It’s important to know when and how to properly recognise and replace the worn parts of your bulldozer. In the following article, you will learn how to recognise the wear patterns.
Track Link Wear:
Bulldozer track links wear on the bush surface and rail surface, as these chains are oil-filled the pitch should never change, unlike excavator chains.
- Bush diameter is one measurement that defines the wear factor, a specific measurement of the surface diameter defines when the chain is 100% worn out. This measurement varies between bulldozer types and sizes, please give us a call with this measurement and we can advise you of the life percentage left in the chain.
- Another measurement for wear is the rail height and it depends on the terrain and soil type as to which will wear first, the rail or bush. This measurement also varies between bulldozer types and sizes, please give us a call with this measurement and we can advise you of the life percentage left in the chain.
- Failure in loss of oil in links can occur in poor quality chains or if the machine is fitted with over width shoes for working conditions. This must be repaired immediately, or links and segments will be destroyed quickly. If this occurs in more than one link it may be more cost-effective to replace the whole chain.
- Cracked bushes can also occur also found in poor quality chains or chains not tensioned correctly, the oil will be lost, and chains will be destroyed quickly. Replace chains.
- Recommended not to fit new chains on rollers over 50% worn as the wearing surface will not be matching. This will increase rail wear on new chains.
Track Shoe Wear:
Shoes need to be replaced if the grouser or lugs are worn down when the machine has lost the desired traction. Larger machines can be effective to re lug, Caterpillar D6 size or down is more cost-effective to replace the shoes. If the shoes on your bulldozer are bending or cracking, it may be because they are too wide for the application or that they have worn out.
- Top and Bottom rollers wear on the running surface which reduces the diameter of the roller, a specific measurement of the running surface diameter defines when the roller is 100% run out. This measurement varies between bulldozer types and sizes, please give us a call and we can provide what measurement is required based on your dozer.
- The flanges wear if you are doing a lot of hillside work and turning excessively. Can also be increased significantly if track guards are not fitted and maintained to the right tolerance.
- Flat spots on the rollers are caused by the packing of material around the roller preventing it from turning or seizing of bearing. Regular cleaning prevents packing. Replace roller as continual use will increase wear on rails.
- Track links wear on the idler running surface. A specified measurement from the centre rib to the running surface defines when the idler is 100% worn out. This measurement varies between bulldozer types and sizes, please give us a call and we can provide what measurement is required based on your dozer.
- If the sides of the grousers (centre rib) show signs of side wear, or the idler rubs against the side of the frame, then the track link is not in line with the idler. This may be caused by a cracked frame, worn mounting arms, worn slide in the frame, a broken axle, or a defective tension device. Excessive turning can also cause centre rib wear.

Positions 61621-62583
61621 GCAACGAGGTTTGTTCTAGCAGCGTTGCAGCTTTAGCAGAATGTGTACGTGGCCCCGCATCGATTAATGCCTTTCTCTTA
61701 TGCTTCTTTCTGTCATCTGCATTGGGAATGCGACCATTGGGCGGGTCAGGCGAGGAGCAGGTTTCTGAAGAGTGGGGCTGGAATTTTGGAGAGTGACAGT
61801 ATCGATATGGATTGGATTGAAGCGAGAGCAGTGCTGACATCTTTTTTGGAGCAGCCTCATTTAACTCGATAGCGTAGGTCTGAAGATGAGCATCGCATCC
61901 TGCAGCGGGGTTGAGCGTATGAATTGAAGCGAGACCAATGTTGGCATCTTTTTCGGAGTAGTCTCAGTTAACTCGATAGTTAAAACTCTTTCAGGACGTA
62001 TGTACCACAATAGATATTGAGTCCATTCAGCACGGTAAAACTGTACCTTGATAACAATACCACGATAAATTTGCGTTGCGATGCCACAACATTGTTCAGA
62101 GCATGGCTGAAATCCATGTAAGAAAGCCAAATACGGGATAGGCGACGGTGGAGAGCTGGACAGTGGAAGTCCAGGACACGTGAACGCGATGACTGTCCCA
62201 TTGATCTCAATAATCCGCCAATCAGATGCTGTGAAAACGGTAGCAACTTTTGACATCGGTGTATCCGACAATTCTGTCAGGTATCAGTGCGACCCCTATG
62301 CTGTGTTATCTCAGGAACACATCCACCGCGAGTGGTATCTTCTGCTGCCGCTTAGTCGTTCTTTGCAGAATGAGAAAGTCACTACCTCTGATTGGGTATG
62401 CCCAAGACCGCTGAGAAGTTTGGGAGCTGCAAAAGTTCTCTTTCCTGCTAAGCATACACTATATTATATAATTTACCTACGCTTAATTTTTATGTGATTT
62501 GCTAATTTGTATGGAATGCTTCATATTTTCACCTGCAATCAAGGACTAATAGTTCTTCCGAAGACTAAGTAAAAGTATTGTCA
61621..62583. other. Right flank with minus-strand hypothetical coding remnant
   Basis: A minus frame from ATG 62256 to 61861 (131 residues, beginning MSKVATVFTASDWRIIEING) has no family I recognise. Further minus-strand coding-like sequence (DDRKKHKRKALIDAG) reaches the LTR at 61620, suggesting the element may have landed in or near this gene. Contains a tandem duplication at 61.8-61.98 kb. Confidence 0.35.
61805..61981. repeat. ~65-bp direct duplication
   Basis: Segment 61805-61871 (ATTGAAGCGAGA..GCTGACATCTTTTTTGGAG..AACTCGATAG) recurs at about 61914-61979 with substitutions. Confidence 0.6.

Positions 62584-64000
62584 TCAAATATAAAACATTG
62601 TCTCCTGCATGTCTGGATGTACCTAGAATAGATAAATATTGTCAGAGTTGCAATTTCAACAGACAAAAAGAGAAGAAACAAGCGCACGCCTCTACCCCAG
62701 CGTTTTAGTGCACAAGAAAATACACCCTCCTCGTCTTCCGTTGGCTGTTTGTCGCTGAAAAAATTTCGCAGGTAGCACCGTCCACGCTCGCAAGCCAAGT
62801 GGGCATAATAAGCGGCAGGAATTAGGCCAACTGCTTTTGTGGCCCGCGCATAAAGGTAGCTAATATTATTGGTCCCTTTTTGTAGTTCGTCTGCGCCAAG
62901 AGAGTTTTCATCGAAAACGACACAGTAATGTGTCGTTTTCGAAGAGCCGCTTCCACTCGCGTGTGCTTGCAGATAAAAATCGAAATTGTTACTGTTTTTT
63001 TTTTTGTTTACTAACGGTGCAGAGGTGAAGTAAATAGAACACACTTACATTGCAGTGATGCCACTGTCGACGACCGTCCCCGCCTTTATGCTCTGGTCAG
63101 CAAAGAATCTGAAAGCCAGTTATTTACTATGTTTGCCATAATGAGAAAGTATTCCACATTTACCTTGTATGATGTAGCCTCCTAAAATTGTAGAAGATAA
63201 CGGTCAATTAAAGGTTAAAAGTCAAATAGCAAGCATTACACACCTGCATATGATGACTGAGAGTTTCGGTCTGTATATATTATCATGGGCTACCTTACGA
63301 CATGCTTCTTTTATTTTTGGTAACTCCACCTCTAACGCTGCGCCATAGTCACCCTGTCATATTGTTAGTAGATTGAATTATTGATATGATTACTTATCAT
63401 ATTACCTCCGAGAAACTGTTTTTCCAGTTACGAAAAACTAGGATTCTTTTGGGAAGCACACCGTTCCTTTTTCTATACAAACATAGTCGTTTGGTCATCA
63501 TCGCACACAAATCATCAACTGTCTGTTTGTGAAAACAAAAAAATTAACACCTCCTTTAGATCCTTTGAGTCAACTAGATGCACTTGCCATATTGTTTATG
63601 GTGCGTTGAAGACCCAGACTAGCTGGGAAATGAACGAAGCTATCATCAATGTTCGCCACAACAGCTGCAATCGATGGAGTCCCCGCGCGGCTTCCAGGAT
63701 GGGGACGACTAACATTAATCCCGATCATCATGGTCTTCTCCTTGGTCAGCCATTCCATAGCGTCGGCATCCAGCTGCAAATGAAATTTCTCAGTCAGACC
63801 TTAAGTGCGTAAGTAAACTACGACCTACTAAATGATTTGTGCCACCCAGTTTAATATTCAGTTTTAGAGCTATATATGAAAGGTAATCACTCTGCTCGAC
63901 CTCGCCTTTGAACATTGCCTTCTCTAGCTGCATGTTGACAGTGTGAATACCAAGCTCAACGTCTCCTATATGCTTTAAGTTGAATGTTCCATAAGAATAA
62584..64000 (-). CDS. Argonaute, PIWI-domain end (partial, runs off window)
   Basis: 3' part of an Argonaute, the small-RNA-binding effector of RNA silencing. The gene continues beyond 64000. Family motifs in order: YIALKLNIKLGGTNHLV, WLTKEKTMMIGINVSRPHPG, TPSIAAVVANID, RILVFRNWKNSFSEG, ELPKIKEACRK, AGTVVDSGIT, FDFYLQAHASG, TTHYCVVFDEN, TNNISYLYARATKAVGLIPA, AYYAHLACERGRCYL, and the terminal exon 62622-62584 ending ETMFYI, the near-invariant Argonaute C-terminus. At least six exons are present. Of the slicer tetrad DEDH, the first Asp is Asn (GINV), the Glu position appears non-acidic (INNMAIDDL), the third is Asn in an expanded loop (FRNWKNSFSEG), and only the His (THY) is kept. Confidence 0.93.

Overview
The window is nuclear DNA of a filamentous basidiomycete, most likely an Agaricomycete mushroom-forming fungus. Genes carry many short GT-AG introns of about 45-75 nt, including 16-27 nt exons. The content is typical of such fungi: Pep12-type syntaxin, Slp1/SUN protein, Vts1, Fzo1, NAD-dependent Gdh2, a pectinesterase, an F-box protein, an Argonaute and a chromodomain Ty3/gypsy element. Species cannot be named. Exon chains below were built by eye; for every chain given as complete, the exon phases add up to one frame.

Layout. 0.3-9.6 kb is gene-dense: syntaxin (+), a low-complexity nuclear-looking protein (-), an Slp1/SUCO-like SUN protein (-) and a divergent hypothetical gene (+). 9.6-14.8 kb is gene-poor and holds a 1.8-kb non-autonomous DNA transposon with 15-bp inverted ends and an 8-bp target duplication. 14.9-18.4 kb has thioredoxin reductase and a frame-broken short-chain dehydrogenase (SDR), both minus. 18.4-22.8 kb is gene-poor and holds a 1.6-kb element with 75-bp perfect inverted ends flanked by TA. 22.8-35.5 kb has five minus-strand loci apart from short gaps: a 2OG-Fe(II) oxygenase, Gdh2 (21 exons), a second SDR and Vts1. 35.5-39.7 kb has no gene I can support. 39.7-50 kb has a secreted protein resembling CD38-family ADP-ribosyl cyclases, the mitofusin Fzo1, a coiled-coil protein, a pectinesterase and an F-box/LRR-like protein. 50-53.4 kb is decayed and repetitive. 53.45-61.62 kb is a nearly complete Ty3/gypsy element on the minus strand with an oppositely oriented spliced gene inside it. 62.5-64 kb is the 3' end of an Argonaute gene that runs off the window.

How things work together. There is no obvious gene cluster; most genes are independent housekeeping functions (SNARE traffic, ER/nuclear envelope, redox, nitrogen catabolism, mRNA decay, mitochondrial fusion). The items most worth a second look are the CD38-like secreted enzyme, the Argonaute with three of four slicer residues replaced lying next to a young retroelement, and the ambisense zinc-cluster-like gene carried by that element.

- If the bearing is defective and has lost oil, the idler will need replacing immediately before there is further damage to any other components.
- Wear on the top of centre rib is caused by bush contact if excessive wear or soil compaction in frame behind idler.
- Chips or wear in outer corners of teeth are caused by high impact conditions, misalignment of chains or too high track tension.
- Another common wear pattern for sprockets and segments is lateral wear. This is caused by (among others) worn chain guides, a twisted undercarriage, or poor guiding of the front idler. Can also be caused by the filtration of hard materials between the bushings and the sprockets, or by incorrect alignment.
- Sometimes the machine’s sprockets or segments are sharp, but the track links appear to be in reasonable condition. We are frequently asked whether the sprockets still need to be changed. The only reason why a sprocket becomes sharp is through the chain’s increased pitch. An increase in pitch creates more play between the pin and the bushing. As a result, the chain’s bushing no longer runs in line with the hollow part of the sprocket. This causes wear on the sprockets and the points become sharp. If replacing very worn sprockets without replacing the chains the bushes on the chain will load up the points of the teeth and will cause banging or jumping of the chain damaging the drive motors, sprockets, and chains. Same when replacing new chains always replace with new sprockets.
- You can get increased life from your chains if you replace the segments before the end of the chain life cycle; that way the undercarriage can be used for a few hundred more hours. Only recommended if the pitch has not been extended or still a fully sealed chain.